The city school board approved a motion last month effectively ending the athletic rivalry between the two school districts. Officials with the Hazard system cited safety as a main concern, noting that recent occurrences at sporting events raised alarm and the need for a cooling down period. The two districts will continue to play games they are contractually obligated to play, but any further events in any sport, with the exception of contests required by the Kentucky High School Athletic Association, will not be scheduled.
Perry County Superintendent John Paul Amis told the Herald last month that he disagreed with the decision to end the athletic contests between the two districts, noting that he wished officials on both sides could have discussed the issue before a decision was made. He reiterated those feelings at Thursday’s meeting of the Perry County Board of Education.
“I think they should play,” he told the members of the board.
Board member Charlene Miller agreed, adding that a discourse between the two boards could lead to a resolution to keep the competition alive, and ending the athletic rivalry hurts the students much more than the adults. She said in some instances high school rivals will go on to attend the same college and later become friends.
“It hurts a lot of kids in the city and the county,” she said.
Board Chairman John C. Combs added that he is in agreement that the two boards should meet and discuss the issue.
“We want to get along with them,” he said.
Following the discussion, the board voted to approve a motion to alter future non-resident agreements, in effect reducing the number of students who can attend school in the city district while living in the county to a one-to-one basis pending a meeting with the Hazard school board. The current non-resident agreement between the county and city, Amis said, is on a one-to-one basis plus 25, meaning that the city can enroll the same number of students who attend school in the county while living in the city plus an extra 25 students. Along with the students, the district receives state funding as well.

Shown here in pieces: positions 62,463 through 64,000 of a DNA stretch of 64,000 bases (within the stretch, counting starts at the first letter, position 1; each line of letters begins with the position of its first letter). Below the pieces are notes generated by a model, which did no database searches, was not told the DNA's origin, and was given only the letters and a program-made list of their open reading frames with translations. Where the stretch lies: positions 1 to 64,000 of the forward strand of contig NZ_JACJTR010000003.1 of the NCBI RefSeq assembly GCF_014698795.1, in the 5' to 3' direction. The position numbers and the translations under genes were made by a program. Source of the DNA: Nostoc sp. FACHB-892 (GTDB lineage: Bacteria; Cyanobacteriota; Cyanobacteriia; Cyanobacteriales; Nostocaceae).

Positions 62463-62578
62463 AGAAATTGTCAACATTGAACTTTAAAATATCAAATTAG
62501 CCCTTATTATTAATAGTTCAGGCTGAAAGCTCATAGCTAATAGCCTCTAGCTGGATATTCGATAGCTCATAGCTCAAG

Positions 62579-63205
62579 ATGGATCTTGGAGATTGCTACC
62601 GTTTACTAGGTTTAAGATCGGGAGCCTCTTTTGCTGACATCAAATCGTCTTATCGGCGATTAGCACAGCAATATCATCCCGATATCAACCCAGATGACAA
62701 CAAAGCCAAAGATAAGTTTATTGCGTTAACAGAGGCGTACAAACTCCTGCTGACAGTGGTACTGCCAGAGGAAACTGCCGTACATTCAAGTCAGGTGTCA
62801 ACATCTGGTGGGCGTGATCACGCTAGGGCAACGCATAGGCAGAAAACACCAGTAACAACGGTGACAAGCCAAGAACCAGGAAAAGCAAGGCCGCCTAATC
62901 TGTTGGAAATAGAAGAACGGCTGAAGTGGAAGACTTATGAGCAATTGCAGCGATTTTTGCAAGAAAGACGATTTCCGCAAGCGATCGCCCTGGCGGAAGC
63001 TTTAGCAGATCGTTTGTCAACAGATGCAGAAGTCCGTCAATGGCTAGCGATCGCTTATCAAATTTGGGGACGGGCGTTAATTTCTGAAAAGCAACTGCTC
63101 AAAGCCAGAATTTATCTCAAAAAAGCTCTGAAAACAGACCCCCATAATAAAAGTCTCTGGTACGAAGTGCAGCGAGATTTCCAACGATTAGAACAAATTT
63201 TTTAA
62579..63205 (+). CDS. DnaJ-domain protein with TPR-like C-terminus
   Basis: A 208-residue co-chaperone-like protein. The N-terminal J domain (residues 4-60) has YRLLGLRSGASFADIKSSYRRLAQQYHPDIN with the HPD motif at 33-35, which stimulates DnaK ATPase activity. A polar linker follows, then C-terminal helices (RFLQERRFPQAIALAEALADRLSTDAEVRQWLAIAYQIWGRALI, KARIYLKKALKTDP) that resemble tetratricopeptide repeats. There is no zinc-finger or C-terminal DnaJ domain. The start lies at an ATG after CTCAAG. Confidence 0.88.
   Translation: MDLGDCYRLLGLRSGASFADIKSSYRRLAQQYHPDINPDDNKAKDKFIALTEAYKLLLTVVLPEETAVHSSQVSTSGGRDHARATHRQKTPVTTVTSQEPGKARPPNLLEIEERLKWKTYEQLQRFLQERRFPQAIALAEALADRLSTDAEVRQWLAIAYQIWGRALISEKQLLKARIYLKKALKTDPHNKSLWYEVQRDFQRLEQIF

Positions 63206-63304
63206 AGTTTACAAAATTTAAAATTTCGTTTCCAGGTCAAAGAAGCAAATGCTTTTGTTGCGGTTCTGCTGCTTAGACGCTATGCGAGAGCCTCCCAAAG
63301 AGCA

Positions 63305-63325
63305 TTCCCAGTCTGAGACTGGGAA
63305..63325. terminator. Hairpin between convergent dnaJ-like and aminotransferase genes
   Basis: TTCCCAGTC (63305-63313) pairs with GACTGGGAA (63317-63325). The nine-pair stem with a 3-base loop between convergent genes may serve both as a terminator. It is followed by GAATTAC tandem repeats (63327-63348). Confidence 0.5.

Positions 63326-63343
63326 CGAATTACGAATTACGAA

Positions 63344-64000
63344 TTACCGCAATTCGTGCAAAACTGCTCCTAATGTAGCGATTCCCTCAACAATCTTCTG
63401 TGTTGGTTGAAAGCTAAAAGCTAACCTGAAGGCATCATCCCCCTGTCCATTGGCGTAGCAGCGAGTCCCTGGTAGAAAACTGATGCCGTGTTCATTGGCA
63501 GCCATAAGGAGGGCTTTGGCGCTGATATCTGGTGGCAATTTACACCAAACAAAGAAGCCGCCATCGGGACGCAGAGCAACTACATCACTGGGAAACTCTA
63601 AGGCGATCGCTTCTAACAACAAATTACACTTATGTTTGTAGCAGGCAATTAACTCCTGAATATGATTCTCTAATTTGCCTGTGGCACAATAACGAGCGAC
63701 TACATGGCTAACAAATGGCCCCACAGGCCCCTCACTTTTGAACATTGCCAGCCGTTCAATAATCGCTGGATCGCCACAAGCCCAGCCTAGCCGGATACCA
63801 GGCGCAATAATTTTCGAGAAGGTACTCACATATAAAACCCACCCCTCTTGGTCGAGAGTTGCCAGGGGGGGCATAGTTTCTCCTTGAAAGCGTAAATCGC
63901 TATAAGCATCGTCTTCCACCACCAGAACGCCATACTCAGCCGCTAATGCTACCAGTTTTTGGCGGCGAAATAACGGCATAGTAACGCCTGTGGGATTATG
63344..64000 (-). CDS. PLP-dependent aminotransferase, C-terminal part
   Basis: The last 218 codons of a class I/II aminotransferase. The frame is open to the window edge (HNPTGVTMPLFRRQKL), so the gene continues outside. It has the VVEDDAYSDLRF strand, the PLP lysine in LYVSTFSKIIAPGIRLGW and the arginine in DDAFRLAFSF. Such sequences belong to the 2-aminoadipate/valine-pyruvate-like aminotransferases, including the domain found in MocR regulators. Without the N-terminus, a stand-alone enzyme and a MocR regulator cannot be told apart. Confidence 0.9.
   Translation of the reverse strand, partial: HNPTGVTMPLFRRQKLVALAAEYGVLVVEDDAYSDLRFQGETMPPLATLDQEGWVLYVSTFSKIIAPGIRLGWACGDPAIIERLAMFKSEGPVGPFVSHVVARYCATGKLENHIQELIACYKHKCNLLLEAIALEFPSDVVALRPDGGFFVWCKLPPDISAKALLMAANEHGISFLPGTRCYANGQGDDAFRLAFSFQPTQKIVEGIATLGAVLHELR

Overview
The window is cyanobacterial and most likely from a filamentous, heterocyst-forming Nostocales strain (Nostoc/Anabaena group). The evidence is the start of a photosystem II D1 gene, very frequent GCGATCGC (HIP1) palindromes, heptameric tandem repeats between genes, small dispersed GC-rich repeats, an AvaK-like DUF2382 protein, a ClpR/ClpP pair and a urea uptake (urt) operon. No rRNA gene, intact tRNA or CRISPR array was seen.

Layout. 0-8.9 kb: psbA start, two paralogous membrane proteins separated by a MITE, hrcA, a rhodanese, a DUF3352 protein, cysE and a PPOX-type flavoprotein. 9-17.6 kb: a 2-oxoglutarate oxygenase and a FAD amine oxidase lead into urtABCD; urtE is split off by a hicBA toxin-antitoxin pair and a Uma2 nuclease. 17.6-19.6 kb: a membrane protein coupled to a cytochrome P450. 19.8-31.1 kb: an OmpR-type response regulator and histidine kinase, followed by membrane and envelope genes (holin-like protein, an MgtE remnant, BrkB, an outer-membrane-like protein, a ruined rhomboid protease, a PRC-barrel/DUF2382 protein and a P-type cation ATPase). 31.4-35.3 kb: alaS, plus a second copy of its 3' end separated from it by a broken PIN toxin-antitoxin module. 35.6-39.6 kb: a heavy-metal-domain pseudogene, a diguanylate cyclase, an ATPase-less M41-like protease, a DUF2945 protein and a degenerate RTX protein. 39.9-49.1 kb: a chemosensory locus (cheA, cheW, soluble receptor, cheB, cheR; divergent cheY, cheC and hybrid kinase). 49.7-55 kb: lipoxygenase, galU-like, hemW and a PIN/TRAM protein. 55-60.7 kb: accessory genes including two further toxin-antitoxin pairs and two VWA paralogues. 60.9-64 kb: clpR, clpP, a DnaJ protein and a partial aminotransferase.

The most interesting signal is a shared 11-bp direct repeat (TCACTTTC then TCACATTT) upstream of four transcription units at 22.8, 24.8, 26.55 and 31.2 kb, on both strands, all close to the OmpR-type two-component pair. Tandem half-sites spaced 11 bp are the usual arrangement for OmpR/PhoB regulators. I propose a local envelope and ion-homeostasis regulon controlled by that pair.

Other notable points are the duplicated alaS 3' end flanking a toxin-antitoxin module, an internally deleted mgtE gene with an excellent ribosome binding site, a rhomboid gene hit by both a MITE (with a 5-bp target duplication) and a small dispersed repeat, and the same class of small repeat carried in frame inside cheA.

Amis said he notified Hazard Superintendent Sandra Johnson of the motion and the board’s desire to set up a meeting between board members on both sides.
“We at least want to sit down and talk about concerns,” he said. “All the board members would love to continue the competition with the Hazard School System and don’t want to see it end. None of us do.”
Amis added that he would like to see any potential meeting open up to whatever the two boards want to discuss.
Supt. Johnson said Monday that she has responded to Amis and that she would inform the members of the Hazard board. She said she had spoken with a couple of the members, but couldn’t confirm at the time whether a meeting would take place until she heard back from the entire board.
Hazard Board Chairman Dr. Elmer Gabbard said Tuesday that he doesn't think the meeting will take place as the reasons for their decision to end athletic competition between the districts were clear. He noted that he was speaking for himself, but that he believes the competition has gone from a simple rivalry to a source of contention amongst residents of the same county. He added that a meeting between the boards wouldn't serve to help the education of the students, so he didn't see any reason to hold it.
"Right now, we don't see any reason to change our stance," he said. "We did it for what we felt was in the best interest of our school system and not to hurt anybody else. We didn't do it for spite. We did it for the benefit of our own school system."
Gabbard noted that there will be future opportunities for the two districts to compete against each other in tournaments and other events, but said the Hazard board felt like a cooling down period was needed. He added that it may be possible that the board could revisit the issue in the future.